In Dennison, Minn., I got the stomach, heart, liver and lights, fresh-killed, for $10 and they were probably spiking me a bit because I was an effete Easterner.

As for the cooking, get a good, big crock of extremely neutral material and put the stomach into it. Fill it enough to cover the stomach with strong brine. Soak it at least overnight in the brine.

While that's going on, take the requisite amount of oatmeal (it's called Irish oatmeal around here and comes in cans), spread it on a cookie sheet and roast it until it's nice and brown, stirring it around once in a while and being sure not to burn it.

Take the stomach out of the brine, turn it inside out and carefully scrape the lining out of it (or off it). Throw the lining away and leave the stomach turned inside out.

You'll note that a sheep, to your surprise, has two stomachs: a little one called the Monk's Hood--because that's what it looks like and the early Scots were, after all, ferocious Protestants--and the main stomach.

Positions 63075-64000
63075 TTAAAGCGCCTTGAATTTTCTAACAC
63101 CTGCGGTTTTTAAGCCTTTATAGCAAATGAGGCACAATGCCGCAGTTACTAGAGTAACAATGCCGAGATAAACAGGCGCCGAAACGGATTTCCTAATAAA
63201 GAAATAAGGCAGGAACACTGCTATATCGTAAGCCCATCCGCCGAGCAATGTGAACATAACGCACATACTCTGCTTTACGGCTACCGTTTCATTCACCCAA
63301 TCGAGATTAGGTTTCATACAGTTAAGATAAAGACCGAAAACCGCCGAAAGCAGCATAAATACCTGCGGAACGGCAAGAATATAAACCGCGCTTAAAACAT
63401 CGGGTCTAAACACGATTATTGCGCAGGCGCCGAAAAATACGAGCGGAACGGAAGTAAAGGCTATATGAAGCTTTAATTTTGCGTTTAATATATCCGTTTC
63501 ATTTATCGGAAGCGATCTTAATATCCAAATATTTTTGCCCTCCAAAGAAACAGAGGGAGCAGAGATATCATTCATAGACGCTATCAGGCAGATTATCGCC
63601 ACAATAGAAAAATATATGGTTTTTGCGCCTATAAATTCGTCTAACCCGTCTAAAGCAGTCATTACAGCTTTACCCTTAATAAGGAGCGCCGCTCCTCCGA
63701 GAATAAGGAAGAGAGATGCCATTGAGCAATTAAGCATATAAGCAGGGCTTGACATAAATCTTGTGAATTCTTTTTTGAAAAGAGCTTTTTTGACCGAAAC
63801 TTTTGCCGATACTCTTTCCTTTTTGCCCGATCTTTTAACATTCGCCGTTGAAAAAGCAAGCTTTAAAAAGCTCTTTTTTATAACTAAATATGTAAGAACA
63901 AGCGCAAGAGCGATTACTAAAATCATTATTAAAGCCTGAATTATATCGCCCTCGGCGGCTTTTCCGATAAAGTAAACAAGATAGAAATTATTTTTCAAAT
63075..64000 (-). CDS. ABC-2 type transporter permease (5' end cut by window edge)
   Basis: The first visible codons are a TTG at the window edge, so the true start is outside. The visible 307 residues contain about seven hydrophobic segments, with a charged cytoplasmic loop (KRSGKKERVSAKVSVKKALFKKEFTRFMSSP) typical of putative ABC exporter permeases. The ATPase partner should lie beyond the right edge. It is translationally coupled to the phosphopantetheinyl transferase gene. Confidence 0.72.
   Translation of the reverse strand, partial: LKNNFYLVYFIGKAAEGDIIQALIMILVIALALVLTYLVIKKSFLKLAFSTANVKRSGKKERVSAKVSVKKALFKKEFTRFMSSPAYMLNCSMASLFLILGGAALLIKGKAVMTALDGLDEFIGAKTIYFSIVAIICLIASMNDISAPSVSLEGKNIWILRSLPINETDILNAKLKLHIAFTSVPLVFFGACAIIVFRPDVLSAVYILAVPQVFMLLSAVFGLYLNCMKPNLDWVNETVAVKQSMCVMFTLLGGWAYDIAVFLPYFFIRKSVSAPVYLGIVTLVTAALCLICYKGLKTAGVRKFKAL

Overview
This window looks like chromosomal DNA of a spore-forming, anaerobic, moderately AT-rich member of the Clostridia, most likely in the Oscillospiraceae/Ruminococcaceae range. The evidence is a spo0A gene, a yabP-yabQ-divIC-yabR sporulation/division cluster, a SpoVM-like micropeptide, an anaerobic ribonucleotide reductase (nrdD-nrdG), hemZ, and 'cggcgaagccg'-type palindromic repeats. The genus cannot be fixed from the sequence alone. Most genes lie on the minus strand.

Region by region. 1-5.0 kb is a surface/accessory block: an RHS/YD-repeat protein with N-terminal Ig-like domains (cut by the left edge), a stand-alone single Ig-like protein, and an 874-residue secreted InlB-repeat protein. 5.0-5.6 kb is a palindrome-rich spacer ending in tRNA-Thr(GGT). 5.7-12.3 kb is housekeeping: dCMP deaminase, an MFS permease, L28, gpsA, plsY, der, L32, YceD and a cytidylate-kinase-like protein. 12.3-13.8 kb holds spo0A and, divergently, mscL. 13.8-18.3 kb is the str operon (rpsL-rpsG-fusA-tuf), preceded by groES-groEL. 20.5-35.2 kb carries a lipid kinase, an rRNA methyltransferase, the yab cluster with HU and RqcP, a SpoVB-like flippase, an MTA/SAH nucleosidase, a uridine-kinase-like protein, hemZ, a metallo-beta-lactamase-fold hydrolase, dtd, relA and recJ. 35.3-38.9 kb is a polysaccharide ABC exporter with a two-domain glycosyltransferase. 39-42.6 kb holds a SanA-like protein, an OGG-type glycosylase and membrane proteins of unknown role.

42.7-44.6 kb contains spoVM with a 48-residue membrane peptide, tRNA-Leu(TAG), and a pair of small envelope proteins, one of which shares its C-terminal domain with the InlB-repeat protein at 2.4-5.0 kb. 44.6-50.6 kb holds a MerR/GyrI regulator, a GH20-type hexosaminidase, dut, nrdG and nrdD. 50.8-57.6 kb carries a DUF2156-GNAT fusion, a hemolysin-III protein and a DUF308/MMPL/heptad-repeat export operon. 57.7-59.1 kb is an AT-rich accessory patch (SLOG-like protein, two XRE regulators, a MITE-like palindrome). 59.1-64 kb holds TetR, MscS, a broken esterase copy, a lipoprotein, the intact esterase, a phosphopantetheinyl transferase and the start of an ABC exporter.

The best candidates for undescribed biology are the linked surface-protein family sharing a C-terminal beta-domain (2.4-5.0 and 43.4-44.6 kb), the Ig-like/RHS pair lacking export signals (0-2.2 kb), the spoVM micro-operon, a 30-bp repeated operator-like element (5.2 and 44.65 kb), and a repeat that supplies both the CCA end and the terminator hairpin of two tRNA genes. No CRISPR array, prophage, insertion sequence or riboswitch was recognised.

You'll stuff both of these, but I have never learned whether to separate them or use them together. In any case, you must now work fast and make certain of your timing so that the hot haggis may be piped into your seated guests right from the boiling water.

Don't forget to put that stomach through about 10 cold-water rinses after you've scraped it clean. And DON'T cut or puncture the membrane while you're scraping and cleaning. If it leaks while cooking, you'll just end up with about 10 quarts of very strange oatmeal.

As for the pluck (see above), wash thoroughly, put it into a pan, leaving the windpipe hanging over the side of the pan to vent any impurities as it simmers. Cover it with cold water, put in a teaspoon of salt and bring the water to a boil.